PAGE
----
Introduction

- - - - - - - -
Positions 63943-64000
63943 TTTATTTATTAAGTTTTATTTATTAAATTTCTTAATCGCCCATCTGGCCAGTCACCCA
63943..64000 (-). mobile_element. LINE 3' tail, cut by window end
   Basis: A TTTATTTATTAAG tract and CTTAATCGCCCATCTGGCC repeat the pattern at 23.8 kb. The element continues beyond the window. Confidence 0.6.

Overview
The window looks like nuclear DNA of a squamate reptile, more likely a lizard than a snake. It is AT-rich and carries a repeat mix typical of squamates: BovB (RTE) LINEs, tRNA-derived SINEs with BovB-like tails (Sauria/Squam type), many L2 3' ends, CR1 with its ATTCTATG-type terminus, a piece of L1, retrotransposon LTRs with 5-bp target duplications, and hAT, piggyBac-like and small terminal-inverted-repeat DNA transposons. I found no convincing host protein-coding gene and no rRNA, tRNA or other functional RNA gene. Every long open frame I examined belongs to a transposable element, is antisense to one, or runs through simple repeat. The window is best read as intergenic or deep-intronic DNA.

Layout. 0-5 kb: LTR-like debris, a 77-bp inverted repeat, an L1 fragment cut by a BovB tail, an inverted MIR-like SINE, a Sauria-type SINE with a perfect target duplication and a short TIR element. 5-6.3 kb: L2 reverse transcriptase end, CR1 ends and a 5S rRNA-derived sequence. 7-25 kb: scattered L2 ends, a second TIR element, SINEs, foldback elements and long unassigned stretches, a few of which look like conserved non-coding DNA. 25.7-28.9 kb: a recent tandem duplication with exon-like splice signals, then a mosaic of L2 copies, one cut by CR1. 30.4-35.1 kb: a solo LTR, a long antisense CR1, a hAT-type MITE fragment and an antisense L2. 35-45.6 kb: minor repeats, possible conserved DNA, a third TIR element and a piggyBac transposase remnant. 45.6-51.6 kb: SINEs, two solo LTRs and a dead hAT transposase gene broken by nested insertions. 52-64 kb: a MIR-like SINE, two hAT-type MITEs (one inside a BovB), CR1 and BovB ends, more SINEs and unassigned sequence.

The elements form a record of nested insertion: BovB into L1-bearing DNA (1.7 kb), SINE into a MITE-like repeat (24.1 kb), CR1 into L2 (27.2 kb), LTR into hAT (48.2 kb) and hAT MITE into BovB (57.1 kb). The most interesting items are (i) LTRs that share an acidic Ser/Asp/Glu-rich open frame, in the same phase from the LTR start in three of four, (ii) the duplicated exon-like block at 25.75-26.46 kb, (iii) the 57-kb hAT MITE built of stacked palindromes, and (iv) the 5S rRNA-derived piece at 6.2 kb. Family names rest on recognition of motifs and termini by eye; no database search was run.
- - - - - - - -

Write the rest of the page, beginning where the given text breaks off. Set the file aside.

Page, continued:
I decided to devote two sermons to Revelation chapter 16. In the first sermon we considered the bowl judgements broadly, giving special attention to the things that John heard in this vision, and four observations were made: One, a reminder was given that it would be an error to interpret this passage in a literal fashion as if John were shown video footage of the last days ahead of time. No, here we have truth communicated through symbolism. Two, we recognized that the key to the symbolism of the bowl judgments is found in the Old Testament, particularly the ten plagues of Exodus 7 and following, and Leviticus 26. Three, we learned that the bowl judgements reveal something of the final judgment, particularly the outpouring of the wrath of God upon the ungodly alive upon the earth on the last day. And four, we did see that the heavenly opinion concerning the judgments of God is that they are perfectly right. This point was drawn from what John heard the angel and the alter say in verses 4-7. Finally, and in conclusion, we did look at the words of Christ in verse 15 where he warns,  “Behold, I am coming like a thief! Blessed is the one who stays awake, keeping his garments on, that he may not go about naked and be seen exposed!” Indeed, this is what the thought of the return of Christ and the wrath of God poured out should do within us – it should move us to live with a sense of expectation, and to be always prepared, having put away our sin stained garments through repentance, and being properly clothed with the righteousness of Christ received by faith.